THE WOMAN IN the purple hat picked up the Gladstone bag and scurried from the room. Eveline gave her time to leave, picked up her own Gladstone – the one that actually had the money in it – and walked, not too fast, not too slowly, towards the door. Too fast a walk attracted attention, made people wonder why you were so eager to leave. Too slow left you without enough time to make the door before someone raised the alarm.
Instead of exiting, she slapped the door with her hand, spun around and dropped the bag between her feet. “All right, ladies, who can tell me what that was?”
The handful of girls in the room, perched on hard wooden chairs, looked at the floor, the walls, and their neighbours. Finally one of them, a skinny creature with dark eyes and a forceful nose, put up her hand. “A pigeon drop, Miss Sparrow?”
EVELINE DUCHEN SIPPED her tea, ladylike as all get-out, and smiled at the cook.
Ma Pether would’ve killed her if she knew Evvie was actually in the house.“Scope the place out,” she said.“Look over the grounds if you can see ’em, see who’s about, how many servants.Check where the back doors and windows are, and whether there’s cover.You know what to look for.” What she hadn’t said was, “Wait till a maid comes to shake the rugs out and go up to her bold as brass pretending to be looking for work, get invited in for a cup of tea and sit gossiping for an hour.”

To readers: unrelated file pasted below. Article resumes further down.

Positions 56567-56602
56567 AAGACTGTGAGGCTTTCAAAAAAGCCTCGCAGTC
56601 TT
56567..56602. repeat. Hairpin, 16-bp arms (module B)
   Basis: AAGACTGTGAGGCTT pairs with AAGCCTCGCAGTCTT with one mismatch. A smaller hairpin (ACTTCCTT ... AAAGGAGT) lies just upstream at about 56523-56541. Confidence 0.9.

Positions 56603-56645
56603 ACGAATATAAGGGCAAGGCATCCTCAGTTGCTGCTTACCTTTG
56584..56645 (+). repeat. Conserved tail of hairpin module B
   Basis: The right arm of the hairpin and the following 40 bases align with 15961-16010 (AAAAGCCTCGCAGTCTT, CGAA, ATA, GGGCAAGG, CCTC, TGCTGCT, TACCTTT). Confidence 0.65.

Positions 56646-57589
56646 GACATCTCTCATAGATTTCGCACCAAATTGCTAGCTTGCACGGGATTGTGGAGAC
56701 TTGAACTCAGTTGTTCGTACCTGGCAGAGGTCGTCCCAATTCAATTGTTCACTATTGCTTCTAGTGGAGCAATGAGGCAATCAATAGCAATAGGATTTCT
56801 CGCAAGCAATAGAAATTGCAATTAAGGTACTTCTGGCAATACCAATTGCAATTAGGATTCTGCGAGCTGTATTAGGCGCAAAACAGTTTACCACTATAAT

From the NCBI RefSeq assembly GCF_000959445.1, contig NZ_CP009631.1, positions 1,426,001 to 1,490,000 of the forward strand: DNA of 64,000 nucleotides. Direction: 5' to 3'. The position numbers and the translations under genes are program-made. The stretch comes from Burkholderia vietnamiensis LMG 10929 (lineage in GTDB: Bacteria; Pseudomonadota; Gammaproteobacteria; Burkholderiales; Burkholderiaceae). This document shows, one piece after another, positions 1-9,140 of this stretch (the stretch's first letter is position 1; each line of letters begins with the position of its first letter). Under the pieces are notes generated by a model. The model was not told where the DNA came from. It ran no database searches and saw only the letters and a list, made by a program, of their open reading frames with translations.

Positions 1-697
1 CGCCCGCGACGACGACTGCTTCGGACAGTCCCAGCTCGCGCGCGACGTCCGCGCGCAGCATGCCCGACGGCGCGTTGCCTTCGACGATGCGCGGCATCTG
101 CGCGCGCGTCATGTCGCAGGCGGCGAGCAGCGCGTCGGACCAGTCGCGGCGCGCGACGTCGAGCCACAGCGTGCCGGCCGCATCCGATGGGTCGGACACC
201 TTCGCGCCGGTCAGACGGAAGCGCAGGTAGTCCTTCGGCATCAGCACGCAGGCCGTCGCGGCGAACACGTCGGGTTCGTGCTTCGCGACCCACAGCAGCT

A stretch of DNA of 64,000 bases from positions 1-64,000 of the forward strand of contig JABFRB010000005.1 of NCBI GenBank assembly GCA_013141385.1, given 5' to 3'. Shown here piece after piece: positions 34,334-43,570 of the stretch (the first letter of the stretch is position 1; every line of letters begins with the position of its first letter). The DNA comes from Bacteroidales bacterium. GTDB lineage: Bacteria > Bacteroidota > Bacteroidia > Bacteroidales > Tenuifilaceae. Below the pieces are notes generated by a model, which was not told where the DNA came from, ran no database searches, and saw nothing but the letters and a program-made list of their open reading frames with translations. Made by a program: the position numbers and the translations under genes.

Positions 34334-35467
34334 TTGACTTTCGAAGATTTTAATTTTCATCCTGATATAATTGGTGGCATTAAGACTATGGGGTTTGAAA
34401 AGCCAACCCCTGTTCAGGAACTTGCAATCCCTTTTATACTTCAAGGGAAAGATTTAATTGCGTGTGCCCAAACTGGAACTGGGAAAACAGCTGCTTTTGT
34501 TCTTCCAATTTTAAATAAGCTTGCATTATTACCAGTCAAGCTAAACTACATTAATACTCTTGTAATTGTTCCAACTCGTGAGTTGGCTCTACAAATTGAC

WHEN I HEARD the shriek, I bolted up the stairs. That’s one thing about being my height, I can take stairs three at a time.
The sound had come from Laney’s room. I slammed the door open, and there was Laney, curled like a kitten at one end of the bed, and her client, flat on his back with is eyes shut. “What happened?” I said.
Laney just giggled.
I looked at the client lying in the crumpled pile of rose-pink sheets and spring-green satin comforter. He had a glazed look, and although he had a sheet over him I was fairly certain that I could see either steam or smoke rising from the general area of his groin.
I WALKED INTO the humid, faintly citrus-tinged air of The Swamp, an Ikinchli hangout run by my friend Kittack, looking for a chat and maybe a sip of one of the few things he serves that don’t dissolve the top off my tongue.
The minute I was through the door my shoulder-blades started to itch. There were a lot of hunched shoulders, a lot of people looking at me out of the corners of their eyes, and that sharp silence of conversations that have finished in mid-air. Several of the males’ cranial crests were up; not a good sign in a normally laid-back bunch of lizards.